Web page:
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India’s plan to develop Chahabar port faces US headwinds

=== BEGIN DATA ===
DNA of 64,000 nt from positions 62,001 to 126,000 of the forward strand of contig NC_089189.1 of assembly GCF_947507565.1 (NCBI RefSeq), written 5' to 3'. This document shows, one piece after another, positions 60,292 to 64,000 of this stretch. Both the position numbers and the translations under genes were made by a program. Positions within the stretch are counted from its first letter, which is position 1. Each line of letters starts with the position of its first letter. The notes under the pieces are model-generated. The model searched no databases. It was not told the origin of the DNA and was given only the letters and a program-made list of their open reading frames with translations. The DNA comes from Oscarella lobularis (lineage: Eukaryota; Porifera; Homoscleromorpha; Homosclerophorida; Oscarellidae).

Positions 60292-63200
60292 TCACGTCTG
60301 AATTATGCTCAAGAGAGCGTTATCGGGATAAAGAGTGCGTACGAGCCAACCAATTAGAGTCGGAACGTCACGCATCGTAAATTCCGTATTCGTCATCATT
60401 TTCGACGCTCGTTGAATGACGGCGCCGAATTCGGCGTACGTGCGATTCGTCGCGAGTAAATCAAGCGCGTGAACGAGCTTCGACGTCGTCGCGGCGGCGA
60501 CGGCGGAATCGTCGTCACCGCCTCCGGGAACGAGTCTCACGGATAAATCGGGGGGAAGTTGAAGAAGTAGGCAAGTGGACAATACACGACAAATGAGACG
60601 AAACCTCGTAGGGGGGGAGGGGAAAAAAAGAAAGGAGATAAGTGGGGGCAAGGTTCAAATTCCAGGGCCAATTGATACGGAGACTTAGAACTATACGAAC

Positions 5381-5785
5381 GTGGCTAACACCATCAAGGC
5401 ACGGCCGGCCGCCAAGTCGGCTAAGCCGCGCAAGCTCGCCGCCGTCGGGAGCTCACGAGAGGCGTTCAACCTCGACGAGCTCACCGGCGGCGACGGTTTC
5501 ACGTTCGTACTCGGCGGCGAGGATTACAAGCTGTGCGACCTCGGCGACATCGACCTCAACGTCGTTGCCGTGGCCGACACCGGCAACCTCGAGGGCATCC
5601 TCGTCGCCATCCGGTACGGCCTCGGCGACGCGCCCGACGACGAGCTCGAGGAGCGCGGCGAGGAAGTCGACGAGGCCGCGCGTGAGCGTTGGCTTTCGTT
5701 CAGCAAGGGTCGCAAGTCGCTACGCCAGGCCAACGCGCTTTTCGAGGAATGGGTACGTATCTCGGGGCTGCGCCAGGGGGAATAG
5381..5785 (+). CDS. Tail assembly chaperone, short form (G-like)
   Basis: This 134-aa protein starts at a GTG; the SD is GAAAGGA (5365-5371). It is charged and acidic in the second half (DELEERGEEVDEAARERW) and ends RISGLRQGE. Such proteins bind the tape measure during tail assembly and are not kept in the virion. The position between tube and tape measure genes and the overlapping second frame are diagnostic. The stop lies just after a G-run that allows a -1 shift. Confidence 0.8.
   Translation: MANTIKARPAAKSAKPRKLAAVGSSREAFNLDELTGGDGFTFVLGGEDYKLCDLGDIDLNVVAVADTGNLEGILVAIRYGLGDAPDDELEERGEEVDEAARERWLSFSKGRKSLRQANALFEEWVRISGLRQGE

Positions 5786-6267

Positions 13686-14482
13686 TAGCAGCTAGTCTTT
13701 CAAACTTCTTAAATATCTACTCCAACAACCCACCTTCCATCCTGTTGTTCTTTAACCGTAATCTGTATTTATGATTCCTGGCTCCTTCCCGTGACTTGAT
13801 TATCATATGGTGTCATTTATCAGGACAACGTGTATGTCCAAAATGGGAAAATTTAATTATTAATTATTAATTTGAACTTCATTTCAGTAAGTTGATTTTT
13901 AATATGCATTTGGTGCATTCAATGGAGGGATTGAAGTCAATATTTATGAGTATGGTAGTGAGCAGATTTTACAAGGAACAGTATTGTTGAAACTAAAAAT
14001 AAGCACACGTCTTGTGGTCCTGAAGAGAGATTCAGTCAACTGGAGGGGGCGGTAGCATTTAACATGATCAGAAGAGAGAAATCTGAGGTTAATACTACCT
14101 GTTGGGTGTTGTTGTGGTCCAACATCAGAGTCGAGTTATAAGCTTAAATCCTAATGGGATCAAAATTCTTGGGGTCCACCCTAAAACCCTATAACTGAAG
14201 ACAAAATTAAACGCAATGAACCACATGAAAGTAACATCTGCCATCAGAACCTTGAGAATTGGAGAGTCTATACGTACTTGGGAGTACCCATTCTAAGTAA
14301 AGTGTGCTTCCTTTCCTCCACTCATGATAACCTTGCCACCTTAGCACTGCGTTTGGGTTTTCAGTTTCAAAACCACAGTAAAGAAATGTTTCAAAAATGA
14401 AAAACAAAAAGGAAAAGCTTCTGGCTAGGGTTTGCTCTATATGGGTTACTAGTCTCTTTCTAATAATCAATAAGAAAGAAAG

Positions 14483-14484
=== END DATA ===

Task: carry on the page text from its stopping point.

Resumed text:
NEW DELHI: Western manufacturers are shying away from supplying equipment for an Iranian port that India is developing for fear the United States may reimpose sanctions on Tehran, Indian officials say, dealing a blow to New Delhi’s strategic ambitions in the region. Lying on the Gulf of Oman along the approaches to the Straits of Hormuz, the port of Chabahar is central to India’s hopes to crack open a transport corridor to Central Asia and Afghanistan that bypasses Pakistan. India committed $500 million to speed development of the port after sanctions on Iran were lifted following a deal struck between major powers and Tehran to curb its nuclear program in 2015. But the state-owned Indian firm that is developing Chabahar is yet to award a single tender for supplying equipment such as cranes and forklifts, according to two government sources tracking India’s biggest overseas infrastructure push. U.S. President Donald Trump denounced the nuclear agreement on the campaign trail, and since taking office in January has accused Iran of being a threat to countries across the Middle East. Swiss engineering group Liebherr and Finland’s Konecranes (KCRA.HE) and Cargotec (CGCBV.HE) have told India Ports Global Pvt Ltd, which is developing the deep water port, they were unable to take part in the bids as their banks were not ready to facilitate transactions involving Iran due to the uncertainty over U.S. policy, the two officials said in separate conversations with Reuters. These firms dominate the market for customized equipment to develop jetties and container terminals. One official said the first tender was floated in September, but attracted few bidders because of the fear of renewed sanctions. That fear has intensified since January. “Now the situation is that we are running after suppliers,” one official said, speaking on condition of anonymity because of the sensitivity of matter. Uncertainty over U.S. policy is already causing long delays in contracts that Iran has sought with international firms to develop its oil fields and buy planes for its aging airlines. India’s ambassador to Iran said the process of procuring equipment for the Chabahar port was under way and that some of the customized cranes needed take up to 20 months to build. The banking situation was slowing improving, he added. —Agencies

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